Childrearing Tells Mommyish Why You Should ‘Whip ‘Em Out’ And Publicly Breastfeed

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public breastfeedingWorld Breastfeeding Week may be winding down, but fear not lactivists. National Breastfeeding Awareness month presses on for the entire month of August amid Latch-On initiatives and tales of failed breastfeeding attempts. The ladies of are doing their part to boost those breastfeeding numbers by going after yet another component of the national breastfeeding conversation: stigma for public breastfeeding. You don’t need the first annual Great Nurse-In to tip you off on how some mothers often have to school others on their breastfeeding rights. That’s why the website is launching  Public Display of Breastfeeding Day (PBD) on August 15th in the hopes of coaxing even bashful mommies to grab a nursing tent and head to a park bench. Shannon Guyton, site director, shares with us how she and her colleagues are looking to stomp out public breastfeeding scrutiny along with thoughts on lactivism, unhelpful lactation experts, and those irksome “formula bans.”

Do you think “formula bans,” much like what Bloomberg has suggested for hospitals and initatives in Massachusetts, encourage breastfeeding? If so, why?
I believe the intention of the ban is to encourage breastfeeding by making formula less available. The first days of breastfeeding can be tough and the idea is that moms will be more motivated to commit to it and keep trying to stimulate their milk production with their newborn if formula isn’t offered so easily. But the feedback we’ve gotten from even our breastfeeding readers is that they don’t want options taken away from new moms. It makes them feel bullied into breastfeeding and judged if they don’t. Mothers would have access to formula. They would need to have a nurse sign it out to them. But having to go through a formal process to get it can be emotionally harmful for new moms that either aren’t able or decide not to breastfeed. And it doesn’t have to be all one or the other. I used formula in small amounts in conjunction with breastfeeding at the beginning with my daughter until my milk was in full swing.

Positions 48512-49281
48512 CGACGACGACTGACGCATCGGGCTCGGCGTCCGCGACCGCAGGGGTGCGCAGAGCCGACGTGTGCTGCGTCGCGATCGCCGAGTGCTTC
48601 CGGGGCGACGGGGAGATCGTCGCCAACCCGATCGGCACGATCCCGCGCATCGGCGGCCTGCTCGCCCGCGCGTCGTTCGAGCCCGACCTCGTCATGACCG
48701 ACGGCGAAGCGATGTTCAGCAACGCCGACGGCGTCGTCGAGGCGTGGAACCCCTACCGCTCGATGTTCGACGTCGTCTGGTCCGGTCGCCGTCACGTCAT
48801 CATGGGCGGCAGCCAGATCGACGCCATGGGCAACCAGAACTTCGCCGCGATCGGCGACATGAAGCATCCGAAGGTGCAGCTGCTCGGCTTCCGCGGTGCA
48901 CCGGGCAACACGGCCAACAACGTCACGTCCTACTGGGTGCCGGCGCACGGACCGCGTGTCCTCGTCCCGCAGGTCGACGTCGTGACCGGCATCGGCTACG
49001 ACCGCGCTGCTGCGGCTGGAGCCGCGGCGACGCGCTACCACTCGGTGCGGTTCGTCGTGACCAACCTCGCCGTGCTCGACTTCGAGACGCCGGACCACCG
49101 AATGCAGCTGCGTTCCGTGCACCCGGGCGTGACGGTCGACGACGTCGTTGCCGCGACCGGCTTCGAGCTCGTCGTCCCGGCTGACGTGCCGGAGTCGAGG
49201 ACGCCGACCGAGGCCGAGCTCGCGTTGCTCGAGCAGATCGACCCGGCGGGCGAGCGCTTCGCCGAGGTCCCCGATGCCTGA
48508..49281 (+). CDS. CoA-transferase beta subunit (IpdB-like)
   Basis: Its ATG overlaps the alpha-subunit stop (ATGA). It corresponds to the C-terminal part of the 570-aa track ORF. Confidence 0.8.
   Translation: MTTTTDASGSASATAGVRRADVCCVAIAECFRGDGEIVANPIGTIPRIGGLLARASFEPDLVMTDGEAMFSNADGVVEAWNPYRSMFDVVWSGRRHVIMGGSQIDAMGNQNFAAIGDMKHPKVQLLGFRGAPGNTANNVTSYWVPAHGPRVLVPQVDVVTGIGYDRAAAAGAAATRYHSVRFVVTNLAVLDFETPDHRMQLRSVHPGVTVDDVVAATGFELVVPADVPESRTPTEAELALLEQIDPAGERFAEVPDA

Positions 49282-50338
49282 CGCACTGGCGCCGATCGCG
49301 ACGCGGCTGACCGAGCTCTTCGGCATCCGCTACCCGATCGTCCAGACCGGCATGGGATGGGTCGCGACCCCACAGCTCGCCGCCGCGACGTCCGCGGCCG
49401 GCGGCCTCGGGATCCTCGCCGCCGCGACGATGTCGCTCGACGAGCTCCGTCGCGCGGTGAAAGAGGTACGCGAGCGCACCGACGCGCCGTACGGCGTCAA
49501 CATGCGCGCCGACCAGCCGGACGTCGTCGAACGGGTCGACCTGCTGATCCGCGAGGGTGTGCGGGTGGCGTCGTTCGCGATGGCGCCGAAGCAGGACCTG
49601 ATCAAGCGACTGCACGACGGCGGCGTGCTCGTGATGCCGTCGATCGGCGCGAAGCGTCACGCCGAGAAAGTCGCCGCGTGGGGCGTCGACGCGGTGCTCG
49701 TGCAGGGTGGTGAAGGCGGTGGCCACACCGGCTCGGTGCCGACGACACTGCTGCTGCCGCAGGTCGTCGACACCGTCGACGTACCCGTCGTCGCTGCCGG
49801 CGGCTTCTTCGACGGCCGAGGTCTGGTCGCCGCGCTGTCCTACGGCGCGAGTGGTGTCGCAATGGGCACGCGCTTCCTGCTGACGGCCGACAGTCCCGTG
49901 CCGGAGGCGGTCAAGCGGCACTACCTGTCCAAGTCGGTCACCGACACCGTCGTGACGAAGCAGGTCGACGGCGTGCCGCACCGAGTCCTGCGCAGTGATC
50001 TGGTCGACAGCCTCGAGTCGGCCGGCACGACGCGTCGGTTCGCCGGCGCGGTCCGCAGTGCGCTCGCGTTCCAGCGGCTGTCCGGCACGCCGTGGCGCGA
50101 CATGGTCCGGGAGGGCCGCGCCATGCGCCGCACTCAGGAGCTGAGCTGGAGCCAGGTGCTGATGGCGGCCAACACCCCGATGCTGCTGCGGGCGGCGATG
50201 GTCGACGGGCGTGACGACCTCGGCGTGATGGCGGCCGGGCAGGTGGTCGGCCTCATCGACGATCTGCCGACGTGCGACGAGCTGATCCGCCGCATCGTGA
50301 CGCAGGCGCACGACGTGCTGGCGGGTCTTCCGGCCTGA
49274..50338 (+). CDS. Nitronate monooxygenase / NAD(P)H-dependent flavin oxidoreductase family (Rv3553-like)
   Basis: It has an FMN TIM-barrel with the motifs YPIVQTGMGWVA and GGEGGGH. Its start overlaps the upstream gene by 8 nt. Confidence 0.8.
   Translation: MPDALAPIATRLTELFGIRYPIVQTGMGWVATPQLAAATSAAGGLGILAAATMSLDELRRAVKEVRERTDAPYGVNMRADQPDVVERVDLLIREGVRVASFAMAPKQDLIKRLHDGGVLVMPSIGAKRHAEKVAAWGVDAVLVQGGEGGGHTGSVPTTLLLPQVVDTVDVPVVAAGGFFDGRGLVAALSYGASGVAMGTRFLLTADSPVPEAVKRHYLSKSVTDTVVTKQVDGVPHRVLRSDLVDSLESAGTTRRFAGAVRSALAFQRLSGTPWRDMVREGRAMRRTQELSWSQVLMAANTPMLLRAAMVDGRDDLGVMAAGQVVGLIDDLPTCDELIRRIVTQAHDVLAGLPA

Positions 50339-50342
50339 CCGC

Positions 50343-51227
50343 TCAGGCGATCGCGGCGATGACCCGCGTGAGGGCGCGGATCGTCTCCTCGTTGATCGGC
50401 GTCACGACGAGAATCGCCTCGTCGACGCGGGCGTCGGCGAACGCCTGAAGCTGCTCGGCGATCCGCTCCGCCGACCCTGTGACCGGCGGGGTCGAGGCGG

How would you respond to assertions that the government should not be meddling in how women want to feed their babies?
At the end of the day, the decision on whether to breast or bottle feed belongs to the parents. There are undeniable benefits to breastfeeding for both mother and baby, but women who cannot or choose not to breastfeed should have the option.

Breastfeeding has reportedly seen a noteworthy uptick in recent years. What would you attribute that rise to?

I think a lot of it has to do with greater activism and information, or lactivism, as it’s known, in recent years. More moms are stepping out in public to breastfeed, or posting pictures on Facebook and other social networks. It’s so important for women to know that they are not alone and that they aren’t stigmatized. There’s also just so much more information and proven research on how healthy it is for women to breastfeed, both for themselves and for the baby.

Breastfeeding has been linked to longer maternity leave in terms of success rates. Because formula samples aren’t the sole problem when ensuring that more mothers are breastfeeding, what other work do you think still needs to be done?
There are a whole host of things that need to be done to encourage mothers to breastfeed. Longer maternity leave is definitely one, since pumping is not always easy to do at work and milk production can drop if baby isn’t actually latched on. Another issue is that many women feel uncomfortable breastfeeding in public. If we can reduce the stigma associated with it, more women will breastfeed.

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